Monday, 13 January 2014

(14) January 14: Genesis 33-35 and Matthew 11

Ask God to open your mind, heart and will to understand, delight in and obey what you read.

To discover:­­
As you read note how God’s protection of Jacob is seen.

To ponder:
Esau acts gloriously. As always Jacob makes plans for his family’s protection (v1-7). Yet, again, God already had things in hand. He had changed Esau’s heart, and even blessed him too – presumably because he was also Isaac’s son. As with Jacob’s covenants with Abimelech and Laban, Esau attitude commends peace with God’s people.
            Sechem’s response is very different. Jacob had promised to follow Esau to Seir so may have been wrong to settle here, prompting what followed (33v14). Nevertheless his naming of his camp “the God of Israel” stresses his family are to be distinct from the Canaanites in worshipping the true God. The threat throughout chapter 34 is of losing this distinctiveness (33v16, 22). After Dinah’s rape the Canaanites urge intermarriage (34v9). Deceptively, Jacob’s sons require them to be circumcised – the very sign that was to set Israel apart. The threat is eradicated by Simeon and Levi. Their concern for Dinah’s honour was surely right (34v31), but their response was terribly wrong. Indeed, it meant their privileges as sons 2 and 3 were forfeited (49v6-7). Moreover, in eradicating the first threat it created a second (34v30).
Christ wisely commends shrewdness and innocence in interacting with the world (Matt 10v16). But we must consider the call to distinctiveness too. This is the reason the New Testament affirms Christians should marry only those “in the Lord” (1 Cor 7v39). It is to keep us faithful and protect our children’s upbringing because God continues to bring his promises to fruition through godly families (Mal 2v15).
Again God intervenes to protect Jacob, urging him to return to Bethel and ensuring the Canaanites don’t attack (35v1, 5). The two Bethel visits bracket (and so highlight) the chapters in which God blesses Jacob with wealth and offspring.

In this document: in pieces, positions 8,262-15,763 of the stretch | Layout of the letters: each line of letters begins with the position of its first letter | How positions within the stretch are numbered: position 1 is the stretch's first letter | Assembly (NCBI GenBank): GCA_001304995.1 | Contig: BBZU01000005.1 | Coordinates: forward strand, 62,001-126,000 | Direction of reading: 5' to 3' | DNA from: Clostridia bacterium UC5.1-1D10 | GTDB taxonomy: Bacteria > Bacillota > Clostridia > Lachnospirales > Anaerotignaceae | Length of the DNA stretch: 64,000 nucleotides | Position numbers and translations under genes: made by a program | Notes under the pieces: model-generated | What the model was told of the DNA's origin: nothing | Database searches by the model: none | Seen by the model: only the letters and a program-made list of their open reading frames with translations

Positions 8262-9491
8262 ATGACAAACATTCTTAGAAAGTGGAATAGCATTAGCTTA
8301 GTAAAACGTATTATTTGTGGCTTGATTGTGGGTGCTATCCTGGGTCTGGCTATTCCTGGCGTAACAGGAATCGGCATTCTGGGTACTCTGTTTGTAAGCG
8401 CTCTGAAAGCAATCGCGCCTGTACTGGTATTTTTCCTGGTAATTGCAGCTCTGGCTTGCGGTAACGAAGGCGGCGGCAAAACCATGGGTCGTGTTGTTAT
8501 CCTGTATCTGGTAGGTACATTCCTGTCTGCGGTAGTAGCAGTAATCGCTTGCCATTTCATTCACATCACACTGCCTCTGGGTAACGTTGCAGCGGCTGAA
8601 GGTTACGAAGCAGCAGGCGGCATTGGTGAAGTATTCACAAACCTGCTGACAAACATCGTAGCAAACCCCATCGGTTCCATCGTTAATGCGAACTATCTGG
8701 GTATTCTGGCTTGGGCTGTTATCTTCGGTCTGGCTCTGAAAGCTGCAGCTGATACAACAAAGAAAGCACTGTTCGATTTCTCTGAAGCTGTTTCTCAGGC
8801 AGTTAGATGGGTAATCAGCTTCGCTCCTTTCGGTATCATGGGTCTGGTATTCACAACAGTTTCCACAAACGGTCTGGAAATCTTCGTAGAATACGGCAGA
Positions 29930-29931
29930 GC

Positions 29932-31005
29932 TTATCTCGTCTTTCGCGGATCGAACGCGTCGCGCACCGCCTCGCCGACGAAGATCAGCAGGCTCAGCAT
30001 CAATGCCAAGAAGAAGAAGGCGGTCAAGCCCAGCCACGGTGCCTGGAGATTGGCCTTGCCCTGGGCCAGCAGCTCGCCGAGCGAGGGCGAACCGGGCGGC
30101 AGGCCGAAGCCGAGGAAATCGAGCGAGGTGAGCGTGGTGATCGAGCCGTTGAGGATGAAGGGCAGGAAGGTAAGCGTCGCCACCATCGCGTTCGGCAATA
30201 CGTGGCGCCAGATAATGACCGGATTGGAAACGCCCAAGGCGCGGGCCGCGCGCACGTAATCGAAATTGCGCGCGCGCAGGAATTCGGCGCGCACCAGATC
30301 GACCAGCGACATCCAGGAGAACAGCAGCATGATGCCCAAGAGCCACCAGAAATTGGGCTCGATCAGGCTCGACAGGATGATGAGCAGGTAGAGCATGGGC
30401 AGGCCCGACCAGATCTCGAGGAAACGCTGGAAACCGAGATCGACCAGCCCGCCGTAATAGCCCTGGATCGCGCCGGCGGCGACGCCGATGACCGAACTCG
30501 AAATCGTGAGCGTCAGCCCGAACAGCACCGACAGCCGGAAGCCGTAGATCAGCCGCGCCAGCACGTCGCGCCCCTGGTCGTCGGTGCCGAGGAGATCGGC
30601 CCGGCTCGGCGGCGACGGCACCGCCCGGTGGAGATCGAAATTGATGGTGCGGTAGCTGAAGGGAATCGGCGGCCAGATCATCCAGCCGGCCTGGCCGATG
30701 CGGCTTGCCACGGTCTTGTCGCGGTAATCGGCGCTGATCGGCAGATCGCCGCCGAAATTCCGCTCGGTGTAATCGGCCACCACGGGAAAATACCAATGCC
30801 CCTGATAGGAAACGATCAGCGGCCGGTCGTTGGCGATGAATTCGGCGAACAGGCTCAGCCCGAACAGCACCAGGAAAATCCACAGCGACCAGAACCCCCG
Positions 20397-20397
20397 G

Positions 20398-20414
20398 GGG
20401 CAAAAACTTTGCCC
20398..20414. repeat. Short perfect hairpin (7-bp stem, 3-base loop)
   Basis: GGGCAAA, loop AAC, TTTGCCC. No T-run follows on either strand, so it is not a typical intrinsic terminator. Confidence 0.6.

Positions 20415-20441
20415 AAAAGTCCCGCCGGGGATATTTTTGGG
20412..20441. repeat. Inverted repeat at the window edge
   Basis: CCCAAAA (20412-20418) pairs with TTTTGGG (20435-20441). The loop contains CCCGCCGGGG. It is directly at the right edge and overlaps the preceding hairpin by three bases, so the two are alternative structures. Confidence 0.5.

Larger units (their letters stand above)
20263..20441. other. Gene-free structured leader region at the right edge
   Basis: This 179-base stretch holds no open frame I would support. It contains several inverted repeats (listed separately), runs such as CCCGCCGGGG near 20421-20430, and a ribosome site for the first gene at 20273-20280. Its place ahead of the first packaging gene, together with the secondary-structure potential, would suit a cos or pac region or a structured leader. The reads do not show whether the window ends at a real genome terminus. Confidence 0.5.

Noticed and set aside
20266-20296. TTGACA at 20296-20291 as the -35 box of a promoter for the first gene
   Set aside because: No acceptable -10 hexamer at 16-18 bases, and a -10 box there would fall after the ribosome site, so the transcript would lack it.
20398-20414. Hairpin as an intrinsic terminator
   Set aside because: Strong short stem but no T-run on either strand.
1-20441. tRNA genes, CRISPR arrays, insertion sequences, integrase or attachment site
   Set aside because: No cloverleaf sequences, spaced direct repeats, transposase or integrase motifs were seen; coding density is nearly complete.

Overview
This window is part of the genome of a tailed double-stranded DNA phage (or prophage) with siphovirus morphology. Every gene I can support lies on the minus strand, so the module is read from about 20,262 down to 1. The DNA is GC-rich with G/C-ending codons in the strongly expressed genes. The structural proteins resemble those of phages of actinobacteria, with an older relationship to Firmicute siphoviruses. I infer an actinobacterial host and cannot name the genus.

Returning to this special place, Jacob ensures his family turn from their idols. As Abraham did (and we should), he starts to direct his family in the ways of the LORD. But verses 11-13 are most key, echoing the commission of Adam and Eve (Gen 1v28) and reiterating God’s promises. Israel are to be like a new humanity. And through them, God’s plan to reverse the curse and fulfil his purpose for creation will be fulfilled.
The rest of the chapter sees the mother of the nation buried at the very place the one through whom all this would be achieved would be born (35v19)! Reuben, the eldest son sins in a way that loses his privilege in blessing (49v4) - leaving Judah (son 4) as first. Finally Isaac dies at an age that reflects God’s favour.
Praying it home:
Thank God for moving you to join his people rather than oppose them. Pray for God’s strength and help for those seeking to raise their children in the faith, and especially for those who are married to non-Christians. Pray those who are single would see the wisdom of not marrying non-Christians.

Thinking further:
Throughout God’s blessing has been seen in offspring, wealth and long life. This looked towards his promise of these things to Israel in the land - if the Israelites remained faithful. On this basis advocates of the so called “prosperity gospel” today promise these same things to those of faith. However, we should note that in building a nation God had a particular purpose in granting such things to the patriarchs and to Israel. Moreover, the New Testament sees the promises of the land as fulfilled in the new creation when these things will certainly be ours in some form (Hebrews 4v1-11). For now we are told the gospel will mean suffering on the model of Jesus (Phil 1v29, 3v10-11), which may include sickness (Phil 26-20) and poverty (Phil 4v12-13) in even the most faithful. These are part of God’s means of shaping us into the likeness of his son, building an appreciation for what will be (Rom 5v1-5), proving our faith to be genuine, and through this bring non-Christians to glorify God (1 Pet 1v6-7).

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